- Original air Date: 16/04/2020
- Cast: Lior Raz, Ala Dakka, Khalifa Natour, Marina Maximilian Blumin, Rona-Lee Shim’on, George Iskandar and Itzik Cohen
- Creator: Avi Issacharoff and Lior Raz
A personal tale of betrayal, tragedy and its ramifications that has all that we love about Fauda
I never expected the third season of Fauda to better the second for the simple reason that the second season was thrilling, affecting, complete, and nearly flawless. The story was on point, the antagonist was terrifying, and the protagonists were constantly under duress for their safety which made the proceedings edge-of-the-seat from start to finish. The drama was affecting, and the characters made sense. Even though our heroes came out trumps in the end, they had to pay a heavy price for it all. The biggest question for me this time around was what could happen to this team that would best such a haunting previous storyline. After sitting through the third season it is safe for me to say that this season might not have topped the second, but it came mighty close to doing that.
The first two seasons of Fauda had unfolded on the west coast. The third season takes us to the Gaza envelope which is a HAMAS stronghold. The stakes are instantly raised for our heroes who are now basically four individuals against a whole nation. The story begins 6 months after the events of the second season. Doron is undercover in a HAMAS stronghold neighborhood where he is getting close to a boxer, Bashar (Ala Dakka), and his family. Bashar’s cousin Fauzi (Amir Khatib) is a dreaded terrorist and the idea of the team is to get to Fauzi through Bashar. Bashar is a naïve kid who dreams of making it big in the international boxing circuit and getting out of Palestine. His father Jihad (Khalifa Natour), himself a terrorist is released from prison after serving many years and Bashar for the first time gets to be with his father. Soon things turn violent when Doron, without the knowledge of Bashar, uses him to get to Fauzi and kills him.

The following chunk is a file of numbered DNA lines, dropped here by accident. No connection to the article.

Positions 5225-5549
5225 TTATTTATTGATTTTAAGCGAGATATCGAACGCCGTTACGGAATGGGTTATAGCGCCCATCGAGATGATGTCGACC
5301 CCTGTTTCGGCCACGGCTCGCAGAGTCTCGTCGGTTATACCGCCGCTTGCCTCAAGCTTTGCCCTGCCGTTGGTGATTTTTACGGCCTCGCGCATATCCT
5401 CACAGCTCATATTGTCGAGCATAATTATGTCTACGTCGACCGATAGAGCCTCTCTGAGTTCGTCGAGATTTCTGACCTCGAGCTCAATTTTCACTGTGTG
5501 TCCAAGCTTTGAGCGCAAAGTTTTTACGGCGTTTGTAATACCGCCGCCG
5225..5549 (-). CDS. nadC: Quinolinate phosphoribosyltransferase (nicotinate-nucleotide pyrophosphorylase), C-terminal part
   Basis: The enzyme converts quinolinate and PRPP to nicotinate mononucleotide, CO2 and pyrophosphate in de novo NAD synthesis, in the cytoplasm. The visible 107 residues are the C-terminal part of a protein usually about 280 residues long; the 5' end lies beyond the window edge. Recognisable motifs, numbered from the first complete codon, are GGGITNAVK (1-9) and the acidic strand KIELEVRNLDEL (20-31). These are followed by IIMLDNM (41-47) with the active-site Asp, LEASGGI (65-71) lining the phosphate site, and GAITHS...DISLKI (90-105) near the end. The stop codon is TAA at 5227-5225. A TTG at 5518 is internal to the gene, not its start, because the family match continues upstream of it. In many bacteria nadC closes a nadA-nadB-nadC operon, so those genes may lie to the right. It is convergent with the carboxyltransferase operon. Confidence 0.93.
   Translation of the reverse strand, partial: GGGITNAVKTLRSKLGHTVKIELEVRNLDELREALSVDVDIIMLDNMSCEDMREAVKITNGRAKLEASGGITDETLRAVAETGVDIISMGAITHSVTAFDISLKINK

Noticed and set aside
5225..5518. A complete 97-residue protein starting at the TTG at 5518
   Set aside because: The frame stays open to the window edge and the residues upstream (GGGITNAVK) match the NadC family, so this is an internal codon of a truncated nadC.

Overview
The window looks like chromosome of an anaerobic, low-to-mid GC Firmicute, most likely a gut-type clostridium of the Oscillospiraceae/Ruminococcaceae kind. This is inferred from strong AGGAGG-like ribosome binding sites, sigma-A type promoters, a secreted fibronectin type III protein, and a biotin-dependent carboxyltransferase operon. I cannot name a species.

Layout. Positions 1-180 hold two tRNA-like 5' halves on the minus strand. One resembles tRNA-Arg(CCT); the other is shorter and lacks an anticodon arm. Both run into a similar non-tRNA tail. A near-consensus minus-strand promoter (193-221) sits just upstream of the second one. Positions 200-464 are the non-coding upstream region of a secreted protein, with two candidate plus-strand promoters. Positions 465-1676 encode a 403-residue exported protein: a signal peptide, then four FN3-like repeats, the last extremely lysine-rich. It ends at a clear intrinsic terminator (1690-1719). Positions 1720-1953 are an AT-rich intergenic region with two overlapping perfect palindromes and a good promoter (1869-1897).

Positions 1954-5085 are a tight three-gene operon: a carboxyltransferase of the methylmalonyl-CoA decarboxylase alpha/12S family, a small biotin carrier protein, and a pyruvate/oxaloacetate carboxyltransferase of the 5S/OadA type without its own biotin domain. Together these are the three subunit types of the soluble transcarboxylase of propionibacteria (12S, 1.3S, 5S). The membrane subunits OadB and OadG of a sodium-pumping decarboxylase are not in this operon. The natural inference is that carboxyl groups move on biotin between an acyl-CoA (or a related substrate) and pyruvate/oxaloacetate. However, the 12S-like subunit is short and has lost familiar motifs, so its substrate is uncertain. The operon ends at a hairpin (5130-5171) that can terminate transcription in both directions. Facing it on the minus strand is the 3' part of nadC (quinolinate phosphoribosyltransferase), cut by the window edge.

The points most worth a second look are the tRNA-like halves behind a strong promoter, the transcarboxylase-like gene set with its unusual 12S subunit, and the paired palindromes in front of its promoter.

Fauzi’s death is taken very seriously by the HAMAS leadership who blame Bashar for the incident. He has nowhere to go in the west coast and his life is at risk as he is targeted by both the HAMAS and the Israeli security forces. Jihad steps in to save his son’s life and the two are forced to do something that would change their lives forever. Their action leads them to Gaza where the rest of the tale unfolds. Bashar is gradually beaten, broken and tragically weighed in to becoming a dreaded terrorist with all his dreams of becoming a boxer vanishing like a puff of wind right Infront of his eyes. Doron, who considers himself responsible for Bashar’s plight can only be a silent spectator as he gradually rises the ranks in the terrorist network and ends up hitting Israel where it hurts the most.
Everything that I loved about the first two seasons of this series is served up in healthy doses here. The writing continues to be phenomenal. From the very first episode of the season, the proceedings just grip you and you cannot help but toggle from one episode to another transfixed to the story. It is a fact that the exploits of an undercover unit operating in the west cost is interesting enough but when the men involved have forged a bond with you over two seasons, it just becomes that much more personal. The antagonist, if at all I may call him so, is also someone who was not a terrorist to start with. He wanted a different life for himself but also wanted to be a part of the politics of the region as that is what he was supposed to do. His actions start a chain of events that ultimately wrecks his life and forces him to do things that he couldn’t bring himself to do in the first place. The writing drives these points home with conviction and at no point do you feel that the makers are trying to drive any pre-fixed agenda. They set out to tell a specific story and they do it with efficiency.